Lord of the Flies Essay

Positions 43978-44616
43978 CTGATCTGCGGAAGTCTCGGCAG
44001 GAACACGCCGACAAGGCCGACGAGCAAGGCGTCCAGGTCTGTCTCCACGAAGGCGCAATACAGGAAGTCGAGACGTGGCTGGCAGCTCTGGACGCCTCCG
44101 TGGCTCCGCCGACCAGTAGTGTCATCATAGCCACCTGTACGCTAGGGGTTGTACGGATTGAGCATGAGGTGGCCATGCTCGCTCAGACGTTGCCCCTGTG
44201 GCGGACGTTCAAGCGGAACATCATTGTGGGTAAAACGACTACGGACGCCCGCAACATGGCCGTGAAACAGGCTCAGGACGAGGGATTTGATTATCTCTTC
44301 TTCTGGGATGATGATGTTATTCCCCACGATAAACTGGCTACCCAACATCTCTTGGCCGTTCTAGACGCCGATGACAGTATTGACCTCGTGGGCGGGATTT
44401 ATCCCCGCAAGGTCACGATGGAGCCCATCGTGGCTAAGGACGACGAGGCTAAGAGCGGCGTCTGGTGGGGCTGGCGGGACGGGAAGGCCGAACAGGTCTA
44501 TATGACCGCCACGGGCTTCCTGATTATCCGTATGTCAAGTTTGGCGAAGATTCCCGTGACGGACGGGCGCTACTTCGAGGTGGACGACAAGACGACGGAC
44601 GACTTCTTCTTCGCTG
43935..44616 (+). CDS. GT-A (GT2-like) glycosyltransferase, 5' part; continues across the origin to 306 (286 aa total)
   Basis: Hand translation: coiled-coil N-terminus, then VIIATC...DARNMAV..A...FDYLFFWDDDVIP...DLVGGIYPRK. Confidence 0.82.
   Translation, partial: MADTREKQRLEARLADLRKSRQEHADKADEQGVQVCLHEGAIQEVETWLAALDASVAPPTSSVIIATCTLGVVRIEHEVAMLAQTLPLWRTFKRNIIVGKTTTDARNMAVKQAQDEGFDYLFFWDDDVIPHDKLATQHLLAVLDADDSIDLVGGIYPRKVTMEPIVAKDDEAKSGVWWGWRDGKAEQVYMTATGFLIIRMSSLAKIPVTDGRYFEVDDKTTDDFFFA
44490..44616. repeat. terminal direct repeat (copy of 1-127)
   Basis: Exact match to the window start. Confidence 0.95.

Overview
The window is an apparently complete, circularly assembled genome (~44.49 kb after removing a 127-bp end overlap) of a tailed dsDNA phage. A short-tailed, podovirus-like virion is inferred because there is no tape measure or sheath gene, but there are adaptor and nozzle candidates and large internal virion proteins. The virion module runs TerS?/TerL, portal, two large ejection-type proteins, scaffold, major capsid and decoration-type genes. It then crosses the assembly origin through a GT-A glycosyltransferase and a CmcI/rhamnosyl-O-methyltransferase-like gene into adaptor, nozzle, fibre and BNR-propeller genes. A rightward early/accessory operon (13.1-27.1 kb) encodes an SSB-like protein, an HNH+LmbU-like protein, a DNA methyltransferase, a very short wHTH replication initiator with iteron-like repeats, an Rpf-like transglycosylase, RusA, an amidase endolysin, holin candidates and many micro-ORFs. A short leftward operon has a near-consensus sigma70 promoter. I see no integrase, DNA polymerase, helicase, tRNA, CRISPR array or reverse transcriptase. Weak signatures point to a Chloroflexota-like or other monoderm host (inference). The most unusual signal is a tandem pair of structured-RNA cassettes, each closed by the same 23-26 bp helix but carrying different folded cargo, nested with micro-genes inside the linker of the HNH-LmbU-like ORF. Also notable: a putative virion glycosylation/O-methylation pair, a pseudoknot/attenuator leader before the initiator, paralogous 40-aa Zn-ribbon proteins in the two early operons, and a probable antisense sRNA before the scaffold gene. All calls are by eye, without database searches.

What is stronger savagery or civilization? The human has two desires that conflict with each other: to live by civilization and to live by savagery. The civilized impulse we have is to live peacefully, morally, and by rules and laws. The savage characteristic we have is to act violently, using force to gain authority and power over others. In Lord of the Flies by William Golding, symbolism and figurative language links the clash of civilization and savagery with a group of boy are stranded on an island. William Golding inserts symbolism into his story Lord of the Flies to elaborate on savagery vs. civilization. For example, at the beginning of the story civilization is still intact, “That’s what the shell’s called. I’ll give the conch to the next person to speak. He can hold it when he is speaking,” (33). Ralph and Piggy discover the conch shell on the beach and decide to use it for organization and order. The conch soon becomes a symbol of civilization as the shell effectively governs the boy’s meetings. The boys create a society on the island, “The twins, Sam ‘n Eric were the first to get a likely log but they could do nothing till Ralph, Jack, Roger and Maurice found room for a hand-hold,” (39). The relationship develops between the older and younger boys when the older ones and leaders and the younger ones are followers. The younger boys emphasize the older boy’s connection with civilization savagery. In Lord of the Flies by William Golding also introduces figurative language when describing the conflict of savagery and civilization. A type of figurative language, such as foreshadowing, is utilized, “It’s time some people knew they’ve got to keep quiet and leave the deciding things to the rest of us,” (102).The foreshadowing of the possible dictatorship presents itself in this quote. Jack’s violent actions and words dictate the boys and without conch savagery has come about. For instance Golding creates a metaphor, “The sun was...
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